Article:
Such plans and forms of expression as have been worked out over a period of years by various insurance companies, for example, do not become subject to copyright by being embodied in insurance policies. Dorsey v. Old Surety Life Ins. Co., 34 USPQ 226 (1937); aff'd 39 USPQ 92. But compilations of material taken directly from the statutes and arranged in convenient form
may be the subject of copyright notwithstanding that additional data must be supplied by the individual users. Brightly v. Littleton, 37 F. 103 (1888). So also a questionnaire may be the subject of copyright, to the extent that it may embody original matter. Obviously the decisive factor is not the mere presence of blank forms, but the absence of anything in the way of original work of authorship.
Government Publications and Works in Public Domain
Section 7 of the Copyright Act provides: “That no copyright shall subsist in the original text of any work which is in the public domain, or in any work which was published in this country or any foreign country prior to July 1, 1909, and has not been copyrighted in the United States”.
If a work is in the “public domain" it is of course free to anybody's use, and notwithstanding the specific limitation here to textual works, this elementary rule applies equally to every other kind of "writing,” such as music and pictorial works. Section 6, however, provides that compilations or abridgements, adaptations, arrangements, dramatizations, translations, or other versions of works in the public domain "shall be regarded as new works subject to copyright under the provisions of this Act” (i.e., upon compliance with such provisions); but it goes on to add the significant clause that “the publication of any such new works shall not ... be construed to imply an exclusive right to such use of the original works.” Any member of the public would therefore have an equal right to make an independent adaptation, arrangement, etc., of such original works as are in the public domain.
It is doubtful whether even a special law of Congress could effectively restore copyright status to a work which has fallen into the public domain, either from lapse of time or failure to observe statutory formalities; and certainly not to the extent of disturbing existing equities. Such a law would plainly be contrary to public policy as enunciated in sections 6, 7 and 23 (last proviso). In a recent case the attempt to secure a private relief law of this character, after the renewal period had elapsed, proved unsuccessful (H.R. 6160, 76th Cong.).
Note that July 1, 1909, is the deadline for the exclusion from copyright of all material published prior to that date either here or abroad without compliance with the provisions of the former law. Inasmuch as only a comparatively few foreign authors sought copyright in the United States before that date, on account of the onerous burden of reprinting in the United States, this provision threw into the public domain in this country at one "fell swoop” a vast number of foreign works antedating that period, as well as a great many domestic works (as yet unlisted) which failed of copyright because the necessary copies were not deposited “on or before the date of publication," or because of inadequate copyright notice or failure to renew the original copyright. Careful scrutiny of the copyright records is therefore necessary to determine the exact status of these early publications.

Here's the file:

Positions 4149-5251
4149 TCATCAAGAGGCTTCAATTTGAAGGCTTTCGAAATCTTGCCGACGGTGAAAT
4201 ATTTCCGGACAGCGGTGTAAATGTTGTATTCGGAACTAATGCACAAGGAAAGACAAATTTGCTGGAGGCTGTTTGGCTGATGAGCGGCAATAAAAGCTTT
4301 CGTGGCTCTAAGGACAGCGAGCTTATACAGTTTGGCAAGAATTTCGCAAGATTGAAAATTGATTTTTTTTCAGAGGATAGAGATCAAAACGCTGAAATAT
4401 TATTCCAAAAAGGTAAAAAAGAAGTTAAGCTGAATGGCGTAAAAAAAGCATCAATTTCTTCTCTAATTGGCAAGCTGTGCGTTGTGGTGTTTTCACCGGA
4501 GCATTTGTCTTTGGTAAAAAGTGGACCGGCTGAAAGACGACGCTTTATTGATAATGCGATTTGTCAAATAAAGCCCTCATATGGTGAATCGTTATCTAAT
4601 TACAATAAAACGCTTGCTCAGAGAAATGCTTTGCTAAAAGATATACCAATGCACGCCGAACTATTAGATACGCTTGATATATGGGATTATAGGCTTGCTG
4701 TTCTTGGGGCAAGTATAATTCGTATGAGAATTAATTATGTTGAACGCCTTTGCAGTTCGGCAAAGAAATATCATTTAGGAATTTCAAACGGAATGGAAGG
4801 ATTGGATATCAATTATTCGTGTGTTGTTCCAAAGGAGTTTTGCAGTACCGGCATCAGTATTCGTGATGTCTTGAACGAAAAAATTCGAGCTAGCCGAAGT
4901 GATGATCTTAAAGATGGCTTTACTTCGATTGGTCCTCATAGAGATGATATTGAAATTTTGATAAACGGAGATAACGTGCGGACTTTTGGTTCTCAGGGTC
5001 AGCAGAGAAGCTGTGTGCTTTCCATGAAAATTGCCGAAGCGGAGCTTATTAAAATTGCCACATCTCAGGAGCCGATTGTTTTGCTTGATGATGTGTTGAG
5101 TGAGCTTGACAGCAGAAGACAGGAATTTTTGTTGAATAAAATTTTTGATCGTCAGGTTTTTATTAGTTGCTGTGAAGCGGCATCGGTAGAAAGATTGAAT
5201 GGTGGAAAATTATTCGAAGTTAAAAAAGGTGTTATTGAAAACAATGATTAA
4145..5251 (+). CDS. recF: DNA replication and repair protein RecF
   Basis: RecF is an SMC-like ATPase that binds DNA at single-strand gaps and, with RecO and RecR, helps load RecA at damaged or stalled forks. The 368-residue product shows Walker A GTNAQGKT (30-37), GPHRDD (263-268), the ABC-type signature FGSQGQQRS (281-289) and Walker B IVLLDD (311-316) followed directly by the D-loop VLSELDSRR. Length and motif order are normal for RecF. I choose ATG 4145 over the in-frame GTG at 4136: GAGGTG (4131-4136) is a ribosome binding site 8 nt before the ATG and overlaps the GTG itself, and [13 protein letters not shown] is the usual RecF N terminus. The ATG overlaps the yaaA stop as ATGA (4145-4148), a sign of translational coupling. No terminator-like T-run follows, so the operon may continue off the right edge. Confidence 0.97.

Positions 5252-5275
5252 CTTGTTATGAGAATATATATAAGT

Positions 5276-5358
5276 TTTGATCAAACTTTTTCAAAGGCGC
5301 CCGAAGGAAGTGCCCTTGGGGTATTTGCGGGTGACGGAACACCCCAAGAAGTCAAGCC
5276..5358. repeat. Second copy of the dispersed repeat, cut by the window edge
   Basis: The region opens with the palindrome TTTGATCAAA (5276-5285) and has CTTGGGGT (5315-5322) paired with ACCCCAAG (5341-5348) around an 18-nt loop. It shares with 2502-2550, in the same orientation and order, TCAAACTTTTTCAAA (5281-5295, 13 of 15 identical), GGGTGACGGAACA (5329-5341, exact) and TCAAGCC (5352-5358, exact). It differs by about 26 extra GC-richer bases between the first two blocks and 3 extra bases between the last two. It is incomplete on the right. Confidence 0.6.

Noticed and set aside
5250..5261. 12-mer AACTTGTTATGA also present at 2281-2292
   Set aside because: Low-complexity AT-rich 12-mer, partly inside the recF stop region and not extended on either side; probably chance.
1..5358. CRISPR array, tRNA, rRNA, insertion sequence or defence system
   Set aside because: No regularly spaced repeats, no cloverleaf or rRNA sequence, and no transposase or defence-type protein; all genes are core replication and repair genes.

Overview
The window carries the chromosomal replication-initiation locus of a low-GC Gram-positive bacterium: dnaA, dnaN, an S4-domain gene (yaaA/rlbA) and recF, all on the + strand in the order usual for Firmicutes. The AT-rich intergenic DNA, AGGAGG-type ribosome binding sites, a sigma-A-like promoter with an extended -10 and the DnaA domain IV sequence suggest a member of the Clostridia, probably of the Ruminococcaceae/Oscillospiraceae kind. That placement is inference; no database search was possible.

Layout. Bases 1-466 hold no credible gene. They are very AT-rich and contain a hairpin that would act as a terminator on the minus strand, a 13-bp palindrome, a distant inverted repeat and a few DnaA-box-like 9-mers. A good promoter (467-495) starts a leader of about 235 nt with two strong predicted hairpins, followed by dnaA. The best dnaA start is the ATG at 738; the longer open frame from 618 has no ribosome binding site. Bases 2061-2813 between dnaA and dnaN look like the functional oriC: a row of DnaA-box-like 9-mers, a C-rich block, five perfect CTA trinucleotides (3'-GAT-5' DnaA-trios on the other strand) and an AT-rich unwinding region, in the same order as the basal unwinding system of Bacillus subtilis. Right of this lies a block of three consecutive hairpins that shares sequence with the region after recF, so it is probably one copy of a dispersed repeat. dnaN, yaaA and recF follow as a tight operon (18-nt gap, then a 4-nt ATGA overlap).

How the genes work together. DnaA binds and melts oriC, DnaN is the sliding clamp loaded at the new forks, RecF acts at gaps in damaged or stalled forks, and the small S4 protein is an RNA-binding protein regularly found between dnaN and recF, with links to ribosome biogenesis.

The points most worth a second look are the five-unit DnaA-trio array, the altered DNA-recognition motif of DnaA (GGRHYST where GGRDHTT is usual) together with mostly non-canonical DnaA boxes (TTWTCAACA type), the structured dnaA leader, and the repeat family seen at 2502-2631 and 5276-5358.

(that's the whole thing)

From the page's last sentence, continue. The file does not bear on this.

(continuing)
Certain works may have all the qualities essential to copyright and yet be barred the privilege on grounds of public policy, such as the opinions of the courts and the statutes embodying the laws, State or Federal, which every member of the public is presumed to know. Wheaton v. Peters, 8 U.S. 591 (1934); Howell v. Miller, 91 F. 129 (CCA 5, 1898). Section 7 specifically excludes from copyright "any publication of the United States Government or any reprint in whole or in part thereof”* with a proviso, however, as to governmental use of copyright material in any such publications as follows:
“Provided, however, That the publication or republication by the Government, either separately or in a public document, of any material in which copyright is subsisting shall not be taken to cause any abridgement or annulment of the copyright or to authorize any use or appropriation of such copyright material without the consent of the copyright proprietor."
In the Report accompanying the bill which became the Copyright Act (see Appendix), the following explanation is given:
“The proviso ... is inserted for the reason that the Government often desires to make use in its publications of copyrighted material, with the consent of the owner of the copyright, and it has been regarded heretofore as necessary to pass a special act every time this was done, providing that such use by the Government should not be taken to give to
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* But see section 371 to Title 39 of United States Code, The Postal Service, authorizing the Postmaster General to secure copyright on behalf of the United States in black-and-white illustrations of United States postage stamps, printed as a public document to be sold by the Superintendent of Documents.
There is nothing in the law to prevent the Government from receiving a copyright by purchase or gift and holding it as proprietor.